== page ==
It's been another month of climate disasters. Puerto Rico remains in ruins, three weeks after being hit by the worst hurricane since 1928. Forty people and counting have died in the most deadly series of wildfires in California history — which is especially unusual for the northern part of the state. And on Monday, Ireland, of all places, was thrashed by a severe tropical storm.

Against that backdrop, the American government isn't just failing to address the most immediate problems arising from its domestic disasters, it's actually taking steps to make things worse.

And it's not just Trump. A huge bipartisan majority in the House of Representatives (including every single Democrat) voted for a $36.5 billion disaster relief package containing $16 billion in debt cancellation for the broken national flood insurance program — but $5 billion in loans for Puerto Rico, thus adding to the island's already preposterously unpayable $74 billion debt load.

Now, that's not all that is in the disaster relief bill. There is also $13.6 billion in disaster relief to be shared between Florida, Texas, and Puerto Rico, plus a $1.3 billion food stamp grant for the island. That's certainly better than nothing. But at a conservative estimate, that disaster relief total will not be remotely sufficient for either Texas or Puerto Rico, the two places hit worst out of the three. It's also maybe only a tenth (or less) of what is needed for a structural overhaul of Puerto Rico, both to rebuild it and to put it on sound economic footing.

As for the flood insurance program, it's not a bad idea in itself. It's reasonable for government to help homeowners hit by unusual floods. However, the administration and payout structure of the program is nuts and has been for decades. It uses badly outdated flood maps and funds rebuilding far more than relocation. As a result, it has paid for many homes to be rebuilt again and again and again. This small minority of total membership accounts for a large portion of the overall payouts.

Indeed, it's not really a home insurance program, as revealed by the $16 billion debt cancellation. What it amounts to, in many cases, is a subsidy for people to build homes in flood-prone areas.

What the program needs is reform to use cutting-edge science and maps so that very flood-prone areas are not subsidized, as well as a relocation allowance so people are not stuck on the floodplain. But thanks to a recent executive order from President Trump, FEMA (which runs the program), along with every other federal agency, is now forbidden from using climate change in future policy calculations — and no such payment reform is on the horizon.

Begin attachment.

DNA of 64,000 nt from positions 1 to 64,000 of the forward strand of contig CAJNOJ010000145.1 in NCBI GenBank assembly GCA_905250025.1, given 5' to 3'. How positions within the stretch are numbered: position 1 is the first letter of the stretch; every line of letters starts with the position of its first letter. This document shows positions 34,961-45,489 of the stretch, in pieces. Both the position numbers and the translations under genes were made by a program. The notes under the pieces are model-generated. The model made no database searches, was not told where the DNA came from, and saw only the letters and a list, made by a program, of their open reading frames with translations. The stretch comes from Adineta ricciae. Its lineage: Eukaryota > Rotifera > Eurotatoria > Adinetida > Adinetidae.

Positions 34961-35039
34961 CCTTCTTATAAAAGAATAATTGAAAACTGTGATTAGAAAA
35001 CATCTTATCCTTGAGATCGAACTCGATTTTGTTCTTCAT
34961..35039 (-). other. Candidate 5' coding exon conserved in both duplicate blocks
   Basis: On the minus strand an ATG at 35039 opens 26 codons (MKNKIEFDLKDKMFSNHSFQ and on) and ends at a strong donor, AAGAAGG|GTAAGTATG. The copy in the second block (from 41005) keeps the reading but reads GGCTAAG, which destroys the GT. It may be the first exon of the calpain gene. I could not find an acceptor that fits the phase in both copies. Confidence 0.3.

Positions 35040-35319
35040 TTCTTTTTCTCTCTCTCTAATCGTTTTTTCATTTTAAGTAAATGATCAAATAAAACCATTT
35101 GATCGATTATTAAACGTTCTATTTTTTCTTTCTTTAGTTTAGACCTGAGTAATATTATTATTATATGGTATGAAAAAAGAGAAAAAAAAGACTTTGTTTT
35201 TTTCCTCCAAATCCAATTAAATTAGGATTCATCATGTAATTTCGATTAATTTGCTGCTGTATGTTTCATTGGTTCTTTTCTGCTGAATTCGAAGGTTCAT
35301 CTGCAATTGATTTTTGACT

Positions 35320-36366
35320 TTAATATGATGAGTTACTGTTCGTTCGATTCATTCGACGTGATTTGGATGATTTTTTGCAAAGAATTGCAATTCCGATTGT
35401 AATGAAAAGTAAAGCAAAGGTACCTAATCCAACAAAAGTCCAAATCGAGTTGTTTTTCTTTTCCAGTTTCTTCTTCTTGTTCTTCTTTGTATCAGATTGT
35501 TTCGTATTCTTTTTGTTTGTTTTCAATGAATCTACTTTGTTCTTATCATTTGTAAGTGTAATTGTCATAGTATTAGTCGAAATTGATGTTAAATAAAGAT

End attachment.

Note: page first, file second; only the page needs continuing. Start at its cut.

That's only the latest area in which Trump is being objectively pro-climate disaster. Scott Pruitt, the oil and gas stooge who Trump appointed to be EPA administrator, recently repealed President Obama's Clean Power Plan to cut carbon emissions. Trump also recently tapped Barry Myers of AccuWeather to head the National Oceanic and Atmospheric Administration; the CEO has long criticized NOAA weather analysis and science as offering unfair competition to private weather forecasters.

Finally, of course, Trump's proposed budget slashed funding for both the EPA and NOAA — especially the allocation for basic research.

It's hard to describe the scale of the staggering irresponsibility here.

Literally in the midst of clockwork weather disasters almost certainly worsened by human-caused climate change, when half the planet is paying close attention to NOAA work, Trump is handing it and the EPA to corporate goons to tear apart for their highly probable personal benefit, and repealing the biggest effort to tackle climate change in American history. (Not to mention how Trump's Department of Energy and USDA has banned the use of the term "climate change," and how he has disbanded the advisory panel which produced the National Climate Assessment.) It's as if after the Pearl Harbor attack, President Roosevelt denied that it had happened, proposed huge cuts in funding to the Navy and the Air Force, and appointed Isoroku Yamamoto to be secretary of defense.

It's perhaps ironic that the party of bug-eyed, purple-faced hyper-nationalism, wrapped in the flag and bellowing the national anthem at hourly intervals, is working to physically destroy much of the country, but it's what's happening. Let us remember this the next time Republicans start howling about national security.